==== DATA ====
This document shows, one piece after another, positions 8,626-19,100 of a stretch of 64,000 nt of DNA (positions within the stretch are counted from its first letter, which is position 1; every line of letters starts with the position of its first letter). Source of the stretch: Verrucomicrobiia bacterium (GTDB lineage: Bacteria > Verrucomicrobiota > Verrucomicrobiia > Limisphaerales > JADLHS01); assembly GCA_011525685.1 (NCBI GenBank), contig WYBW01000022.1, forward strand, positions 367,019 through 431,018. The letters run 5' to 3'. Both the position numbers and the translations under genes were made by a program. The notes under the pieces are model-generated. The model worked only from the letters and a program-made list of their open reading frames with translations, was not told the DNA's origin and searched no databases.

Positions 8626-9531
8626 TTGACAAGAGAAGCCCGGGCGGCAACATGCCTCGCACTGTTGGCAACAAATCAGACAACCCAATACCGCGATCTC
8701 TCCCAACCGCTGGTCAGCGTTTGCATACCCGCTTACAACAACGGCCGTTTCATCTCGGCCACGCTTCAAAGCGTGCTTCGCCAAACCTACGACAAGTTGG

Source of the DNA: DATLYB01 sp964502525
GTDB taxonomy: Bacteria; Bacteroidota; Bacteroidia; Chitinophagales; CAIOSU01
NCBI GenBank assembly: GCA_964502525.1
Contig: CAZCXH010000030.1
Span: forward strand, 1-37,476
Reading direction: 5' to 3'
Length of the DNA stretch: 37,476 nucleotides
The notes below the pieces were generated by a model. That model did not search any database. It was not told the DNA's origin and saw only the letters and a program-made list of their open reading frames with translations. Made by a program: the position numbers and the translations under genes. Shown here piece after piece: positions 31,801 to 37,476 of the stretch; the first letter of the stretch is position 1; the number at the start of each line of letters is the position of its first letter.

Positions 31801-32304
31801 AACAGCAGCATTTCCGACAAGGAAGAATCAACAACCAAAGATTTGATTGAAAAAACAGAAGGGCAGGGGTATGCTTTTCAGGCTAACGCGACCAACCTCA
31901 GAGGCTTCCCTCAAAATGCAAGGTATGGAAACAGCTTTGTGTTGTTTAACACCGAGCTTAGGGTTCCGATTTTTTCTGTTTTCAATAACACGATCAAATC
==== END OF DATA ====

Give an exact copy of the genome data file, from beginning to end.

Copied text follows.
This document shows, one piece after another, positions 8,626-19,100 of a stretch of 64,000 nt of DNA (positions within the stretch are counted from its first letter, which is position 1; every line of letters starts with the position of its first letter). Source of the stretch: Verrucomicrobiia bacterium (GTDB lineage: Bacteria > Verrucomicrobiota > Verrucomicrobiia > Limisphaerales > JADLHS01); assembly GCA_011525685.1 (NCBI GenBank), contig WYBW01000022.1, forward strand, positions 367,019 through 431,018. The letters run 5' to 3'. Both the position numbers and the translations under genes were made by a program. The notes under the pieces are model-generated. The model worked only from the letters and a program-made list of their open reading frames with translations, was not told the DNA's origin and searched no databases.

Positions 8626-9531
8626 TTGACAAGAGAAGCCCGGGCGGCAACATGCCTCGCACTGTTGGCAACAAATCAGACAACCCAATACCGCGATCTC
8701 TCCCAACCGCTGGTCAGCGTTTGCATACCCGCTTACAACAACGGCCGTTTCATCTCGGCCACGCTTCAAAGCGTGCTTCGCCAAACCTACGACAAGTTGG

Source of the DNA: DATLYB01 sp964502525
GTDB taxonomy: Bacteria; Bacteroidota; Bacteroidia; Chitinophagales; CAIOSU01
NCBI GenBank assembly: GCA_964502525.1
Contig: CAZCXH010000030.1
Span: forward strand, 1-37,476
Reading direction: 5' to 3'
Length of the DNA stretch: 37,476 nucleotides
The notes below the pieces were generated by a model. That model did not search any database. It was not told the DNA's origin and saw only the letters and a program-made list of their open reading frames with translations. Made by a program: the position numbers and the translations under genes. Shown here piece after piece: positions 31,801 to 37,476 of the stretch; the first letter of the stretch is position 1; the number at the start of each line of letters is the position of its first letter.

Positions 31801-32304
31801 AACAGCAGCATTTCCGACAAGGAAGAATCAACAACCAAAGATTTGATTGAAAAAACAGAAGGGCAGGGGTATGCTTTTCAGGCTAACGCGACCAACCTCA
31901 GAGGCTTCCCTCAAAATGCAAGGTATGGAAACAGCTTTGTGTTGTTTAACACCGAGCTTAGGGTTCCGATTTTTTCTGTTTTCAATAACACGATCAAATC